Uzair Younus on Pakistan's debt
China Is Next on Khan's List as Pakistan Looks for Bailout
By Faseeh Mangi and Kamran Haider
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Pakistan’s Prime Minister Imran Khan began a four-day visit to China on Friday to shore up support for a financial bailout that the South Asian nation desperately needs.
China’s President Xi Jinping said after meeting Khan in Beijing that he will work to strengthen the “all-weather strategic partnership and build a new era of China-Pakistan destiny.” The Pakistani premier said his country was going through “a low point” with fiscal and current account deficits.
Khan’s first visit to China since taking office in August comes after Pakistan secured a $6 billion support package from Saudi Arabia last month and requested a loan from the International Monetary Fund. The South Asian economy needs to plug a shortfall after foreign exchange reserves plunged more than 40 percent this year, the current account deficit widened and the currency lost a quarter of its value since December.
Finance Minister Asad Umar said this week a bailout was the only option and the government was seeking funds from various sources, including China, to avoid dependence on one country or institution.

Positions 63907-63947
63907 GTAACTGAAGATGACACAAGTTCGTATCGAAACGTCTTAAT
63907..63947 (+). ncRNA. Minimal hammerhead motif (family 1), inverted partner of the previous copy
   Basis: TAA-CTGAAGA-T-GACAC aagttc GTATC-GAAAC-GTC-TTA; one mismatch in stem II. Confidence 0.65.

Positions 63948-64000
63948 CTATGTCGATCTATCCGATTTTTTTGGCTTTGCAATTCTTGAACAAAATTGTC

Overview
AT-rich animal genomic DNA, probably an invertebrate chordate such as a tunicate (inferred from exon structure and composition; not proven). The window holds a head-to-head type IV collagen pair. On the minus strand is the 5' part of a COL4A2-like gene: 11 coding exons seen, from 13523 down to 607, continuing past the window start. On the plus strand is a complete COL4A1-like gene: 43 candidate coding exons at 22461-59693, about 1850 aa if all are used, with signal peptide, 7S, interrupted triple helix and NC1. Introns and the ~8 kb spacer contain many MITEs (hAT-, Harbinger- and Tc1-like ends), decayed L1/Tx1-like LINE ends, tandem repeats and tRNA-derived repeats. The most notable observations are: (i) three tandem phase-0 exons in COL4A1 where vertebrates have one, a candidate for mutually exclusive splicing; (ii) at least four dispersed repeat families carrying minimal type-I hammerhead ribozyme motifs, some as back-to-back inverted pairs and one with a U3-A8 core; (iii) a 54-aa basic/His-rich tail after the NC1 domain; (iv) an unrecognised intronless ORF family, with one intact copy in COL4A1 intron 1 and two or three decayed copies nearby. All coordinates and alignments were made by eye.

Pakistan already has close financial ties with China, having benefited from massive investments in ports and coal plants under China’s Belt & Road Initiative. The South Asian nation imported about $15 billion in goods from China last year, and exported $1.8 billion, according to data compiled by Bloomberg.
“We’re expecting substantial relief,” Noor Ahmed, a spokesman for the Finance Ministry, said by phone from Islamabad. Pakistan will also ask “for some corrections in the trade balance and tariff concessions” from China, he said. An IMF team will visit Pakistan on Nov. 7 for talks on a loan program, Ahmed added.
Pakistan also wants to learn from China how to tackle corruption and end poverty, Khan said after the meeting.
The trip is also a chance for China to bolster its credibility as concerns grow about its influence in some Southeast Asian nations. Malaysian Prime Minister Mahathir Mohamad halted a few Chinese projects after coming to power this year, while Myanmar’s Planning and Finance Minister Soe Win told Nikkei in July that his government would demand that plans for a new port be “slimmed down.”
“Khan’s trip is important for reasons beyond the immediate financing needs,” Uzair Younus, a South Asia director at Washington-based consultancy Albright Stonebridge Group LLC, said by email. The trip “is significant for President Xi Jinping, whose flagship BRI has had hiccups in recent months.”